Animal Welfare Institute Condemns Illegal Whale Hunt by Makah Tribal Members

Monday, September 10, 2007

Calls on State, Tribal and Federal Authorities to Fully Prosecute Culprits and Federal Government to Terminate Efforts to Facilitate Future Whaling by Makah

Washington, D.C. -- The Animal Welfare Institute is outraged by the killing of a gray whale in the Strait of Juan de Fuca by members of the Makah Tribe, condemning it as an illegal, cruel, and callous act that must not go unpunished.

"The American public should be aghast and angry that five members of the Makah Tribe have harpooned and shot a harmless, sentient and intelligent gray whale," states Cathy Liss, President of the Animal Welfare Institute.  "This tragedy was committed in violation of Federal and State laws and we expect and insist that the state, federal, and tribal law enforcement authorities arrest, charge, and prosecute all involved in this incident to the fullest extent." 

Though not supported by all tribal members, the Makah Tribe, with the assistance of the U.S. government and at taxpayer expense, has been trying to kill gray whales for erroneous subsistence needs since 1996.  The Ninth Circuit Court of Appeals has twice ruled that the government's required environmental analyses were deficient and has prohibited the hunt, although members of the Tribe were able to kill one gray whale in 1999 in the midst of the legal wranglings.  The National Marine Fisheries Service (NMFS) is now preparing a more detailed environmental document and addressing other legal matters to facilitate future whaling by members of the Makah Tribe through a waiver process under the Marine Mammal Protection Act - the law enacted to protects all whales from harm by U.S. citizens.  In May of this year, the U.S. secured - albeit illegally - a quota to kill gray whales from the International Whaling Commission the body responsible for the management of the great whales on behalf of those Makah tribal members who desire to kill whales.

"The U.S. government must react to this brazen act of lawlessness and cruelty by terminating its current efforts to allow for future whaling by the Makah Tribe," explains D.J. Schubert, AWI's wildlife biologist.  "AWI will be officially petitioning NMFS to cease wasting taxpayer dollars and demonstrate the seriousness of this crime by terminating its efforts to help the Tribe to whale and instead to permanently protect the gray whales, both resident and migratory, who inhabit waters in and around Neah Bay." He adds.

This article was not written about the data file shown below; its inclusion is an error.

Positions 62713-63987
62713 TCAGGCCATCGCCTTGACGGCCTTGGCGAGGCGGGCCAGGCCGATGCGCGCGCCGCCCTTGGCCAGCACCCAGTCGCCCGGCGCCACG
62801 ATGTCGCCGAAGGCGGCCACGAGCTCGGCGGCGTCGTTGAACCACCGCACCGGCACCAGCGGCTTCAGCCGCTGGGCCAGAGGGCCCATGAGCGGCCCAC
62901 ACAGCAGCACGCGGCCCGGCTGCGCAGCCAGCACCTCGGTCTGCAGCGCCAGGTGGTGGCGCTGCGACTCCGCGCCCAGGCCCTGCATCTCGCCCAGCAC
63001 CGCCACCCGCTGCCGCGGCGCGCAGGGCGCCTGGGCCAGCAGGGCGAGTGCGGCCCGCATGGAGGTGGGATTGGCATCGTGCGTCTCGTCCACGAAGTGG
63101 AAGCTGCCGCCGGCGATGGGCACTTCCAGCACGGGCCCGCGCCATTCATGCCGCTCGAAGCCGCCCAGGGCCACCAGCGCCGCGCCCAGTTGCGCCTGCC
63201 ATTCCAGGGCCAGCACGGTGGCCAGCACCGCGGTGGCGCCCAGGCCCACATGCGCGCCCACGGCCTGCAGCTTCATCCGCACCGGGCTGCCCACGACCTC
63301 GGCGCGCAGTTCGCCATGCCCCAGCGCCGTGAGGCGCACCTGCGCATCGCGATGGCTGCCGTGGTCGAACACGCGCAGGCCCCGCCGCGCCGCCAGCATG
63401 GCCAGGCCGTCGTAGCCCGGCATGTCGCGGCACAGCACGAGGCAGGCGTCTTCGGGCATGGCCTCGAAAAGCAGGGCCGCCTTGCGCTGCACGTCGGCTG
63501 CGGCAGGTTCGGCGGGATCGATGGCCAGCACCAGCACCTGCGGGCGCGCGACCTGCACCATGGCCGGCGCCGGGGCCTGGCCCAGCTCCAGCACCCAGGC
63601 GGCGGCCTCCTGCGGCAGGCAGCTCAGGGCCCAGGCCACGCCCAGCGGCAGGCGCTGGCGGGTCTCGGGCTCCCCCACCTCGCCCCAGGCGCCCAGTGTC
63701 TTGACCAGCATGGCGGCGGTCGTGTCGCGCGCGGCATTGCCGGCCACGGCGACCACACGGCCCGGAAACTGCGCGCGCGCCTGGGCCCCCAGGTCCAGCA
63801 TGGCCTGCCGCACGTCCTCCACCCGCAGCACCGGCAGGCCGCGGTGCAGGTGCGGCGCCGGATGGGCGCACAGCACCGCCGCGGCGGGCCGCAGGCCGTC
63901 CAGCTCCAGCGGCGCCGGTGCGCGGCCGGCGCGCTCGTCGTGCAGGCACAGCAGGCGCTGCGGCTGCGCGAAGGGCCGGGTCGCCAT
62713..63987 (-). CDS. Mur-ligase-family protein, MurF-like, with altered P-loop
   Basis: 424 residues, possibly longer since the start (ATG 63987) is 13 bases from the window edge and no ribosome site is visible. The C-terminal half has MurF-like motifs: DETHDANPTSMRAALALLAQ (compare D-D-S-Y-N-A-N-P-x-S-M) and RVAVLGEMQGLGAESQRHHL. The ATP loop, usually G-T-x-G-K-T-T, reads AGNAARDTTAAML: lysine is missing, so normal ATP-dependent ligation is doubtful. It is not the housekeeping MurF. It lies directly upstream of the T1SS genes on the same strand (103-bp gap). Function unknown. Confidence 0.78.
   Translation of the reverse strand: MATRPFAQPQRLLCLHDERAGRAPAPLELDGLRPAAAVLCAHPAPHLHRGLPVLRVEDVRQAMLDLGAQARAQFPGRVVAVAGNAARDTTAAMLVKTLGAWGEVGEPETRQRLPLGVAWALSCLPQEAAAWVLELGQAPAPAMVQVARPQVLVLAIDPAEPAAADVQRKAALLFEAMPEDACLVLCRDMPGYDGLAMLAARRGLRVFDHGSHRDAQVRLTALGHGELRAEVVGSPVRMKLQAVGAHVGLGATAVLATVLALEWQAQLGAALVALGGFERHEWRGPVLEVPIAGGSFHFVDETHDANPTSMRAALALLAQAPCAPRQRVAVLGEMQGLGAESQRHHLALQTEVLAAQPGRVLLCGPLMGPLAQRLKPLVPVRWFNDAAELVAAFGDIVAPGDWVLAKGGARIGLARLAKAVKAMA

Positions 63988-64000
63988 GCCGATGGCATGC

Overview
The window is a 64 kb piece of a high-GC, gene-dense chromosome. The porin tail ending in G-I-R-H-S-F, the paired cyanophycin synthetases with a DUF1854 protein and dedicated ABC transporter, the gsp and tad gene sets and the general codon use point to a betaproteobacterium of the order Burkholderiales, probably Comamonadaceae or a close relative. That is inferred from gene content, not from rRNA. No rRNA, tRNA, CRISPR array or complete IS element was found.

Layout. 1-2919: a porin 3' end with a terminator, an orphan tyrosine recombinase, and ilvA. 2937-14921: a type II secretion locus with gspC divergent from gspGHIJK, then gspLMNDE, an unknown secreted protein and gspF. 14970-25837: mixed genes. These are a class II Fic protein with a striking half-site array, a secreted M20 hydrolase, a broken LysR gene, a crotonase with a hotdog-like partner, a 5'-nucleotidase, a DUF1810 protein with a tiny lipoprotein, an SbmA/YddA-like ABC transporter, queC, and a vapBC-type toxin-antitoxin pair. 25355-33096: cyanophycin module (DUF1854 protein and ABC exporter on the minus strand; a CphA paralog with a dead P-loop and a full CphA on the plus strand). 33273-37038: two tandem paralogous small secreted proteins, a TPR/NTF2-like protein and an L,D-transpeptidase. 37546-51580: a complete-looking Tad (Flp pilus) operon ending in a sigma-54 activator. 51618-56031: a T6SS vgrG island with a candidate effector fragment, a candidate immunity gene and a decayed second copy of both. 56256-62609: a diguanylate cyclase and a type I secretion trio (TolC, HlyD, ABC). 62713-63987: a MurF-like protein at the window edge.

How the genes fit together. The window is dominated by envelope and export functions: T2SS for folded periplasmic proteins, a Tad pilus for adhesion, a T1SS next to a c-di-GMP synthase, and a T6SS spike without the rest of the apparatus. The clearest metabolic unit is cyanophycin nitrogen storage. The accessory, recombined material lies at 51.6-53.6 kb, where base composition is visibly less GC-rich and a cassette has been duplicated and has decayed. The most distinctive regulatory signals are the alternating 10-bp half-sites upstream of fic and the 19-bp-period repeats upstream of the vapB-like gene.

##30##

Media Contacts:
Cathy Liss - (202) 337-2332
D.J. Schubert - (202) 337-2332

The Animal Welfare Institute is a non-profit charitable organization headquartered near Washington, DC.  It is dedicated to reducing the sum total of pain and fear inflicted on animals by humans.  More information about AWI's programs is available at www.awionline.org.

 


Makah Tribe Whaling Chronology

1855 The United States Government (USG) and Makah Tribe entered into the Treaty of Neah Bay which secured "[t]he right of taking fish and of whaling or sealing at usual and accustomed grounds and stations…in common with all citizens of the United States."

Late 1920s The Makah Tribe ceased whaling after the population of eastern North Pacific (ENP) gray whales significantly declined, due largely to commercial whaling. After the Tribe stopped whaling, its subsistence need for whale meat disappeared.[1]

1946 USG signed the ICRW and joined the IWC. In 1949 it enacted the Whaling Convention Act (WCA) implementing the ICRW and making it unlawful to whale in violation of the ICRW, the IWC Schedule, or a United States Secretary of Commerce.

1970 Gray whales were listed as "endangered" under the United States Endangered Species Conservation Act, a precursor to the 1973 Endangered Species Act (ESA). In 1972 the Marine Mammal Protection Act (MMPA) was enacted prohibiting the unpermitted taking of marine mammals except by "Alaskan Natives…for subsistence, or [f]or purposes of creating and selling authentic native articles of handicraft and clothing…to an Indian, Aleut or Eskimo."